But every Christmas Eve I track down the broadcast of the King’s service and listen to it, even though because of time-zone differences it is now for me in the morning. Music spurs emotions as does no other art form, and I find listening an almost-melancholic experience as memories of my childhood come flooding in and I recall with huge gratitude the loving family into which I was born. I remember also my dedicated teachers recreating civilized life after the horrendous conflicts of the first part of the century. How can one speak except with respect of a man who spent the first half of the decade driving a tank over North Africa and Western Europe, and the second half explaining to nine-year olds why Pilgrim’s Progress is such a tremendous story and something of vital relevance to us today?
So Christmas remains very important for me, as does the other great highlight of the Christian calendar. As a teenager, having failed O level German miserably, I was packed off one Easter vacation to stay with a family in Germany, so I could (as I did) succeed on the second attempt. Music again. On Good Friday, German radio stations played Bach’s Matthew Passion, and listening to that – even though in respects I prefer the dramatic intensity of the St John Passion – has remained a life-long practice.
Perhaps because it is all so German, I find myself focusing on the dreadful events of the Third Reich, but also – and obviously the theme of Christ’s sacrifice is all-important here – on those who showed super-human qualities in the face of absolute evil and terror. Above all, Sophie Scholl, at twenty-one years old a member of the White Rose group in Munich who started handing out anti-Nazi pamphlets in the middle of the war. Inevitably discovered and condemned to death, as she was led to the guillotine, she said: “How can we expect righteousness to prevail when there is hardly anyone willing to give himself up individually to a righteous cause. Such a fine, sunny day, and I have to go, but what does my death matter, if through us, thousands of people are awakened and stirred to action?”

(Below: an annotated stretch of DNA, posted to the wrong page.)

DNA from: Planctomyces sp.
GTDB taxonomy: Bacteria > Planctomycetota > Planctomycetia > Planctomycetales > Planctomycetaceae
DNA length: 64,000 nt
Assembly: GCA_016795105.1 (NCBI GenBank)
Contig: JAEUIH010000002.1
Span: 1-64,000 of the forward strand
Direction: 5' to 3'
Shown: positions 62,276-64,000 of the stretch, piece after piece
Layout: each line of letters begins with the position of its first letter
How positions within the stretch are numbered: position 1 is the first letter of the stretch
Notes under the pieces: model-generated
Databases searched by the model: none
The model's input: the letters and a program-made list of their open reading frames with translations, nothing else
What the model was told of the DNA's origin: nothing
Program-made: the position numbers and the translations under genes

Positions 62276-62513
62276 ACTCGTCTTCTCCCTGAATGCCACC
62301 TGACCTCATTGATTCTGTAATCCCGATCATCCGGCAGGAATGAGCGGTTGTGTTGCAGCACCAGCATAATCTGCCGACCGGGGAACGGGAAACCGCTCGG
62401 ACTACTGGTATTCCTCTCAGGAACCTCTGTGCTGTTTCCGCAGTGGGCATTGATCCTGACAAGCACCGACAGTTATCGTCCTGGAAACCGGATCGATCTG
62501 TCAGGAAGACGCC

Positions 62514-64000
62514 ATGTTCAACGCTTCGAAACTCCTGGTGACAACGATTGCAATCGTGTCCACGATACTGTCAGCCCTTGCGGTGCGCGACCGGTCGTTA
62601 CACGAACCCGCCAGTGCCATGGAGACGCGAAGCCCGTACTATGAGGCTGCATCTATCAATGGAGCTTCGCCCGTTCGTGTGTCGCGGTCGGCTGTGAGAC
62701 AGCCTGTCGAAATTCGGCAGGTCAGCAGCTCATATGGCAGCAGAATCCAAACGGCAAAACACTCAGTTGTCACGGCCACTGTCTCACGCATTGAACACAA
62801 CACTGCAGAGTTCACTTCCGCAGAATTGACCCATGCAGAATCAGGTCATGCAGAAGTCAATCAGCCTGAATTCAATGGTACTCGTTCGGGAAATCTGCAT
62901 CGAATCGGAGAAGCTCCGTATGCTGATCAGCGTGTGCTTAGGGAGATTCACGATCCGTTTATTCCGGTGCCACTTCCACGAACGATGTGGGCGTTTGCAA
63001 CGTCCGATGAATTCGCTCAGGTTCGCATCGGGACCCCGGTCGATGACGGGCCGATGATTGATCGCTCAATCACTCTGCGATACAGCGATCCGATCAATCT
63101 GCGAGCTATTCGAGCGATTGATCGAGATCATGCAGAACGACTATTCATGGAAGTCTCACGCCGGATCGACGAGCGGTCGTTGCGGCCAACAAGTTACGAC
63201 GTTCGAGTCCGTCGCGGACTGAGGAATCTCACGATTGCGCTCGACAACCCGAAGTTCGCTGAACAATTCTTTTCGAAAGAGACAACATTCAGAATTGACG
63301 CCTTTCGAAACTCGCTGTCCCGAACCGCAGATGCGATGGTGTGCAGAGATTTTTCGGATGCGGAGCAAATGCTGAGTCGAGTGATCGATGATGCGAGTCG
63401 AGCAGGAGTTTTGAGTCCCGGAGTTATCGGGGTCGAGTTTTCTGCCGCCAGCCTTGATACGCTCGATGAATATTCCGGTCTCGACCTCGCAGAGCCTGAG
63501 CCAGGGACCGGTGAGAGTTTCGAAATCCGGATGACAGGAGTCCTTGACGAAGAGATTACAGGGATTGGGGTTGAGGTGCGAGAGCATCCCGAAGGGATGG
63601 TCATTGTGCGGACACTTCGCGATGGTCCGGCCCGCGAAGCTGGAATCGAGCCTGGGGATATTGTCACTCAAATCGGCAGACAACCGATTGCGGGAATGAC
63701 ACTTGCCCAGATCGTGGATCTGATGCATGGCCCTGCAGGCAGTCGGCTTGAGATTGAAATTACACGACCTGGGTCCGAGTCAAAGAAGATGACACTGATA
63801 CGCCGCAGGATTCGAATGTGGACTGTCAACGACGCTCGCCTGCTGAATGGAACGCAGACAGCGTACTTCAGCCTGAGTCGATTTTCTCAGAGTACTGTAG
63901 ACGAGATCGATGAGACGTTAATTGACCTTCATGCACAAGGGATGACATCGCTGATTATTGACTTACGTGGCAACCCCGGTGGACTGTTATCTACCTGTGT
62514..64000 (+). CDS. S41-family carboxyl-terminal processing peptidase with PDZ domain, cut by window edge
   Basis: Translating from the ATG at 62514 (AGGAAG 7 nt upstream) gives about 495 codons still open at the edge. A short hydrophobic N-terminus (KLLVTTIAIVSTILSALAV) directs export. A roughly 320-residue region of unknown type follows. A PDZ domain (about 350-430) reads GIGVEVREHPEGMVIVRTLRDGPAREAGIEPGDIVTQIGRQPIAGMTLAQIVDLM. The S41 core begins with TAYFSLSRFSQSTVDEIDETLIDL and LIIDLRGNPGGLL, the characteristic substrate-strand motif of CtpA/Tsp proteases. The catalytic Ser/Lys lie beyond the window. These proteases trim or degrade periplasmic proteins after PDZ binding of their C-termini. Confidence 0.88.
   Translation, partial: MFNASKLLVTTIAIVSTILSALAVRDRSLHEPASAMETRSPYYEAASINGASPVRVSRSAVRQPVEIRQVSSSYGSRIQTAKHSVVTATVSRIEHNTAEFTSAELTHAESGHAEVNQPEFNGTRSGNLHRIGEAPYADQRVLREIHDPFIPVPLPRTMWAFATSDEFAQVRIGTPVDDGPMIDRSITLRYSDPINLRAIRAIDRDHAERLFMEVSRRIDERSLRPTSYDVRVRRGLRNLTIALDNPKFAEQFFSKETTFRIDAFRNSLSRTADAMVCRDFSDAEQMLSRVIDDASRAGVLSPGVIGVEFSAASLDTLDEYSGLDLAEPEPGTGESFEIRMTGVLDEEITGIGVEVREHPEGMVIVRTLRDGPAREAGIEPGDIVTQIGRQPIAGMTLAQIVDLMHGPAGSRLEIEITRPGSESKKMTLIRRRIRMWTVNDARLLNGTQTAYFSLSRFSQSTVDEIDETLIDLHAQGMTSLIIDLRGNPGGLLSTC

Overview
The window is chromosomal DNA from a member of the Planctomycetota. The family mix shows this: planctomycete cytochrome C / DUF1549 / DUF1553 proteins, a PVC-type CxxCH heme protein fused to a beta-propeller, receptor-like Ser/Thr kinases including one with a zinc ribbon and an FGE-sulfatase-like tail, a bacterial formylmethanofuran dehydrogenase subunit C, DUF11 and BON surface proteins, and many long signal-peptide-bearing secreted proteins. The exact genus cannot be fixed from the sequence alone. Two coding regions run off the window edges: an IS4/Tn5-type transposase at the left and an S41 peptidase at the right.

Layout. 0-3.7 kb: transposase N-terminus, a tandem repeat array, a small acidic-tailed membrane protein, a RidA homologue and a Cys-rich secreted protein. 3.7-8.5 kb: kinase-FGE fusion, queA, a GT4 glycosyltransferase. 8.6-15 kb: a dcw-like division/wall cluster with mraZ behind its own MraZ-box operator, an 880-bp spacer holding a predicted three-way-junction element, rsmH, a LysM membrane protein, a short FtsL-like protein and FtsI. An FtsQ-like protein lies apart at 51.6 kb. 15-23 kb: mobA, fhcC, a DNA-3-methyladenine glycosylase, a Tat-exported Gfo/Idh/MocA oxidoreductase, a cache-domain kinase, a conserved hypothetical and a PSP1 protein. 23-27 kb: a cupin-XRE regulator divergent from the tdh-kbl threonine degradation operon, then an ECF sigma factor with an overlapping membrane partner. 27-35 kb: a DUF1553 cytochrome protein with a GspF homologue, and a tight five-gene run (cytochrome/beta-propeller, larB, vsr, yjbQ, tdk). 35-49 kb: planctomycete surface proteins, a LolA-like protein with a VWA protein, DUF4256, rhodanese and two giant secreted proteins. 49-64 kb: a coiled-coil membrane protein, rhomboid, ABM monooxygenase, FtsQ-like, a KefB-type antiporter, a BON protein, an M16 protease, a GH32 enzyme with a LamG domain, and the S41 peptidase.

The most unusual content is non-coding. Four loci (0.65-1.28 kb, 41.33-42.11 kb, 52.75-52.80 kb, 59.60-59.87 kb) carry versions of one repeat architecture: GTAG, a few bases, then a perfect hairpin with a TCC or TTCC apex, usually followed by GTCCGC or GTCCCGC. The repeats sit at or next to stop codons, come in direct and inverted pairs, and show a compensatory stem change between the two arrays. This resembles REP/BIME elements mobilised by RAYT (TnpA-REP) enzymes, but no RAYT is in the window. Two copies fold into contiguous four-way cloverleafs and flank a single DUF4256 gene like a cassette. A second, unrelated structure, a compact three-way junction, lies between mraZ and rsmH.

I would not for anything relinquish the experience of Easter and the moments when I contemplate the truly good people – I think of those combating Ebola in West Africa – who stand so far above me and who inspire me, even though I am not worthy to clean their shoes. You don’t have to have religious faith to have these all-important emotions. You do have to be a human being.
“How can we expect righteousness to prevail when there is hardly anyone willing to give himself up individually to a righteous cause.”
And so finally to the third festival, that of Thanksgiving. Growing up in England, it was something unknown to me until, to go to graduate school, I crossed the Atlantic in 1962. In the early years, in both Canada and America, people invited me into their homes to share the occasion with their family and friends. This is something that has stayed with me for over fifty years, and now at Thanksgiving – by far my favorite festival overall — my wife and I hugely enjoy filling the table with folk who are away from home or for one reason or another would not otherwise have a place to be. No special music this time – although I usually manage to drive everyone crazy by playing opera at full blast – but for me an equally poignant occasion when I reflect on the most important thing I did in my life – to move from the Old Word to the New – and on the significance of family and friends and above all of giving. In the Republic, Plato says that only the good man is the happy man. Well, that’s a bit prissy applied to me, but I know what he means. People were kind to me and my wife and I try to be kind to people. That is a wonderful feeling.
Three festivals – memories and gratitude; sacrifice and honor; giving and friendship. That is why, although I have not a scrap of religious belief and awful though the music in the mall may be, I look forward to Christmas, and then to Easter, and then to Thanksgiving, and to the cycle all over again, many times!
I’m behind in sharing published pieces. Here’s a single-page spread that came out in the November ’14 issue of HighFive magazine. It’s fun to do the images for these fun, little poems!Add a Comment